As we all know, Tuesday essentially marks the end of the Democratic presidential primary (though D.C. votes on June 14th) as far as voting goes. Unless you’re someone who’s counting the convention as a “vote,” which it technically is — but more on that later.
To say the battle between Hillary Clinton and Bernie Sanders became fairly heated would be an understatement. It wasn’t anything like the sideshow we witnessed on the Republican side, but things did get rather testy at times between the two candidates. That’s to be expected when you’re campaigning against one another for over a year.
While many Clinton supporters have been pointing out the fact that this race has really been over for weeks, many Sanders supporters have been very optimistic about his chances to come back and eventually become the Democratic nominee. Unfortunately for Sanders and those backing him, the math is simply not in his favor.
In fact, let me put together a hypothetical situation based on current pledged delegate counts (not superdelegates) and see how things could shake out if everything went exactly how I’m about to describe it.
Alright, let’s get started.
Currently, Clinton’s lead over Sanders is roughly 315 pledged delegates (she won all 7 from the Virgin Island caucus and the Puerto Rico delegate split should be about 39-21 once everything is settled) with six states going to the polls Tuesday (California, New Jersey, Montana, New Mexico, South Dakota and North Dakota).
So, let’s say Sanders wins Montana, South Dakota and North Dakota all by 30 points, 65-35. That would mean, of the 59 delegates between those three states, he would get 38 while Clinton would receive 21.
If that happened, Clinton’s lead would shrink from 315 to 298.
Then let’s say Sanders goes on to win New Mexico by 20 points, 60-40. He would then take 20 of the state’s 34 delegates, while Clinton was awarded 14.
At that point, Clinton’s lead would fall to 292.
But then there’s New Jersey, where Clinton is expected to win by around 15 points. Let’s low ball it some and say she only wins by 10 points, 55-45. Of the 126 delegates in the state, she would get 69 while Sanders would get 57.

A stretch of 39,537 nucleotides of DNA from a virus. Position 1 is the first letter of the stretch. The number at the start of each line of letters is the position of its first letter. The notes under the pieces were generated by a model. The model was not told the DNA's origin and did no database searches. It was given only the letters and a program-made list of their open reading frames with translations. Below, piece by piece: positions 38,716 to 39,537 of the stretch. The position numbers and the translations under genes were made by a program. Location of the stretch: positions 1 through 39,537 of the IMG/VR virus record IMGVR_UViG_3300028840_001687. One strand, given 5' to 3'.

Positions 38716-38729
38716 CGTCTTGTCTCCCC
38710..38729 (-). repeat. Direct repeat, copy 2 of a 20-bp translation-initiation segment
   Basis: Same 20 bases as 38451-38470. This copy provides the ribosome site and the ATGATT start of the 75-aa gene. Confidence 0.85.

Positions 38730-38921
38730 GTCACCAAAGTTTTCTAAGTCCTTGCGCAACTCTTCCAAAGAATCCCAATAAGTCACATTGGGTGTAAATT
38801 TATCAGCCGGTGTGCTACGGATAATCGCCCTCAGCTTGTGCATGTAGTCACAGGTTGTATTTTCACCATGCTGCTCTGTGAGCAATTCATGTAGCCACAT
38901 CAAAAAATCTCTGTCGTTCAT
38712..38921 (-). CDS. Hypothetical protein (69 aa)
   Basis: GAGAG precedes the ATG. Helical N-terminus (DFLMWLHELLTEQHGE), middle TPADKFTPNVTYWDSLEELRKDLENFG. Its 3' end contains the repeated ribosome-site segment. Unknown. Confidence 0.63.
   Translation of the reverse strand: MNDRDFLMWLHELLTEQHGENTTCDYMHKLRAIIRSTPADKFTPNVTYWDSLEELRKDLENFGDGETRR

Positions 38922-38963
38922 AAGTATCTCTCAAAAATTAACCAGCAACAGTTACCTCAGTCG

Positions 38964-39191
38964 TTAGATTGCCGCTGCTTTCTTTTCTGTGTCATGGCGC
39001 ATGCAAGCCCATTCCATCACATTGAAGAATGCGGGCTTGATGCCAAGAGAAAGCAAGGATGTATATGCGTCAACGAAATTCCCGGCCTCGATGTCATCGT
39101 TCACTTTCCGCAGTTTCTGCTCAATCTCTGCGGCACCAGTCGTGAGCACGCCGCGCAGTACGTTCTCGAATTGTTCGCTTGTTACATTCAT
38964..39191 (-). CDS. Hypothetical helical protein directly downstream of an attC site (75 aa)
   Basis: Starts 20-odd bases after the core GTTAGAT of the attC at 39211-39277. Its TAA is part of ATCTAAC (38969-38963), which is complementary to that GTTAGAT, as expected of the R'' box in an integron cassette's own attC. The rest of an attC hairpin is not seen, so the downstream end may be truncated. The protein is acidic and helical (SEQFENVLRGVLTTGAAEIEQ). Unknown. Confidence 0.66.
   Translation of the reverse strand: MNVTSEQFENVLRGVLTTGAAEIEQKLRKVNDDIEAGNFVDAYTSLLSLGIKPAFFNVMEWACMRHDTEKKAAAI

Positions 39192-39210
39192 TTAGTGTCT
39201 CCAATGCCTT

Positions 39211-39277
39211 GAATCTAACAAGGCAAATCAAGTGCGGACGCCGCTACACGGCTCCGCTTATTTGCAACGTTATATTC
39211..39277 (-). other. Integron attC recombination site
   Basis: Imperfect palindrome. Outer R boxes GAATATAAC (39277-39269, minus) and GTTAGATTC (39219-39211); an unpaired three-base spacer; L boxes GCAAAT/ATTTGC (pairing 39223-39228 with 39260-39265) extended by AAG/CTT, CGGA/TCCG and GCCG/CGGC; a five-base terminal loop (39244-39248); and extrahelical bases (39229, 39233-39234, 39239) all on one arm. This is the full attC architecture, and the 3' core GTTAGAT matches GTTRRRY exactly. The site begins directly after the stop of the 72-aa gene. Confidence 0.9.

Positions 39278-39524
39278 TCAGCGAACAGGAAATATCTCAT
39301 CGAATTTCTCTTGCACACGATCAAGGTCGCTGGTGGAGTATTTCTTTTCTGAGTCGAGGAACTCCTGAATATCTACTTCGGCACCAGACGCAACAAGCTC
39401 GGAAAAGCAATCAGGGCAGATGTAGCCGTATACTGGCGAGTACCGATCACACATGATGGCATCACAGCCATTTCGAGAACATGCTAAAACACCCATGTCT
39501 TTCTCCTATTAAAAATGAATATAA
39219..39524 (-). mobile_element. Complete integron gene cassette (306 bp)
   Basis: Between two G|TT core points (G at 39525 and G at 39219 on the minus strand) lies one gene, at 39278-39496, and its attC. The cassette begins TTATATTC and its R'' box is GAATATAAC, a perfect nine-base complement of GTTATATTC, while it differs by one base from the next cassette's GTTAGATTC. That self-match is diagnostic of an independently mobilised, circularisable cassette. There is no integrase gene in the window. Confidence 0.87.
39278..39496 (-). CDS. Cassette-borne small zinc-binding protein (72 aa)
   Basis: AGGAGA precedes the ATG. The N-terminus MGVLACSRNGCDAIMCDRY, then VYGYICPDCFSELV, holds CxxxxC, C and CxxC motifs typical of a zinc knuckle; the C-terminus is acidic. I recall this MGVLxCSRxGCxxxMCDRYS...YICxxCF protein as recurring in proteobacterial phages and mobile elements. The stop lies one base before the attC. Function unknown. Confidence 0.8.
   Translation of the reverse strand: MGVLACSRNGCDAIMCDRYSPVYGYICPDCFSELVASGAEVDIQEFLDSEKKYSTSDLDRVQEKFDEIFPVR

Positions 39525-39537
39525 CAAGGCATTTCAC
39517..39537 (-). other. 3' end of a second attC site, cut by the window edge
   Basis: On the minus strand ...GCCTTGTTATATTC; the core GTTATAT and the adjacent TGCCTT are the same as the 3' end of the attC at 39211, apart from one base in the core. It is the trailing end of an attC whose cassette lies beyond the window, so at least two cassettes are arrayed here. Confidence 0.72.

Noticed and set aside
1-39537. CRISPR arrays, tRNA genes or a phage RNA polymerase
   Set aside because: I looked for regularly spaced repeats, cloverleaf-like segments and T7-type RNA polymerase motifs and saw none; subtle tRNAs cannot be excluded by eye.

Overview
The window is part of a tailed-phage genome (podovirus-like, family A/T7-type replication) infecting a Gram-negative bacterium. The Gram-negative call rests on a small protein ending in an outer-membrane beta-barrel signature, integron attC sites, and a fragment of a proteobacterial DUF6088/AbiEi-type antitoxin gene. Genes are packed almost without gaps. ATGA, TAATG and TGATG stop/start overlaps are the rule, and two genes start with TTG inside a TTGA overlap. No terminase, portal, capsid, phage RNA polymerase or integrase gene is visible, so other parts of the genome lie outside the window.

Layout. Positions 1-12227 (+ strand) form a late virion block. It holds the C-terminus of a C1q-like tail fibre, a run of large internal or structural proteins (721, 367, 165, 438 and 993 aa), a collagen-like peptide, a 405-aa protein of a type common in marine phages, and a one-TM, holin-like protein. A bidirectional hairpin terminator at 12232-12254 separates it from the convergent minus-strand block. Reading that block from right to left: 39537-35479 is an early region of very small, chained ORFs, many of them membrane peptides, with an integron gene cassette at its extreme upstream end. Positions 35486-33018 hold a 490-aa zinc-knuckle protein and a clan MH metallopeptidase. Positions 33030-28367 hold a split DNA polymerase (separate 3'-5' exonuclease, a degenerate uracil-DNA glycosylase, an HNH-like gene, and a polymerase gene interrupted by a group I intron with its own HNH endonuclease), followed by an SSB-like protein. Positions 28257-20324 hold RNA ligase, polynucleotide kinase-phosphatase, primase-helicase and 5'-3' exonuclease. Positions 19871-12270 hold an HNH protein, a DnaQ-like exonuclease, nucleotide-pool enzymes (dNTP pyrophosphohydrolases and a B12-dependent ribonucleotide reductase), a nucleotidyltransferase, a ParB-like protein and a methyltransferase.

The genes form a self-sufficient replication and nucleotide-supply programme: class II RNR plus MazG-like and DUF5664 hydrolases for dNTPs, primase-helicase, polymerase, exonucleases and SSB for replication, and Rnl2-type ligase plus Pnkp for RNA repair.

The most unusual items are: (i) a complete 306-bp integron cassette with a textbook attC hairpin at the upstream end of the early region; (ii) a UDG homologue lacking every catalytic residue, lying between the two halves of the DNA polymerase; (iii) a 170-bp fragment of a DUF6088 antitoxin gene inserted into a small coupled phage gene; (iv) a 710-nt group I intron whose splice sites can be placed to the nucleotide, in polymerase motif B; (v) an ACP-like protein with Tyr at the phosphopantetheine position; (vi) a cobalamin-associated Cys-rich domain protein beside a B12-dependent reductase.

With that win, Clinton’s lead would then go up from 292 to 304.
Now that leaves us the big prize, California and its massive haul of 475 delegates.
Let’s say Sanders wins California by 10 points, 55-45 (though he’s actually being projected to lose by around 9). If he managed to win California by 10 points, he would get 261 delegates, while Clinton would walk away with 214.
So, where does that leave everything?
Well, if Sanders happens to win Montana, South Dakota and North Dakota by 30 points; then wins New Mexico by 20; while only losing New Jersey by 10; but wins California by 10 — Clinton would still lead by 257 pledged delegates.
But you know what, let’s get a little crazy, shall we? Let’s say the world is blown away as Sanders wins California by 40 points, 70-30 – a MASSIVE blowout victory. He would be awarded 333 delegates, while Clinton would only get 142.
If that happened, Clinton’s pledged delegate lead would crumble to — 113 delegates.
Fun Fact: In 2008, Obama ultimately beat Clinton by 127 pledged delegates.
So, to summarize: On Tuesday, Bernie Sanders could win Montana, South Dakota and Montana by 30 points each; win New Mexico by 20 points; only lose New Jersey by 10 points; and win California by 40 — and he would still trail Clinton by about 113 delegates, which is more or less the same lead Obama had when Clinton conceded defeat in 2008.
Though we can’t forget about D.C. and its 20 delegates, a place Clinton is expected to win in a landslide. So with that victory she might equal the lead Obama had eight years ago.
By the way, Sanders is not going to win Montana, South Dakota and Montana by an average of 30 points; it’s unlikely he’s going to win New Mexico by 20 points (if at all); he’s likely going to lose New Jersey by a little more than 10 points; and there’s not a chance in hell he’s winning California by 40 points.
The reality: Bernie Sanders is, in all likelihood, going to leave Tuesday trailing by over 200 delegates and over 2 million overall votes.
Now, for those of you out there saying, “It’s not over till it’s over because the superdelegates still get to vote at the convention,” if you honestly believe that the superdelegates are going to overturn the will of the voters by switching to the candidate who’s likely going to be down over 200 delegates and over 2 million votes because of head-to-head polling results, that’s optimism bordering on absolute delusion. Not only that, but to believe that is comically hypocritical considering Sanders himself, and many of his supporters (probably all those who are betting on this superdelegate nonsense), have said that superdelegates should side with the candidate the voters chose — which would overwhelmingly be Hillary Clinton. There’s no rational or logical way anyone can argue that Sanders should be chosen at the convention over Clinton. And if you’re someone who’s actually trying to convince yourself that it’s going to happen over these next few weeks, you’re setting yourself up for a huge disappointment.
I’m sorry Sanders faithful, the journey has been amazing and his campaign has accomplished more than almost anyone could have ever dreamed. He inspired millions of people to rally around him with passion and energy that’s almost unprecedented.
But after Tuesday — we need to move forward with the will of the voters.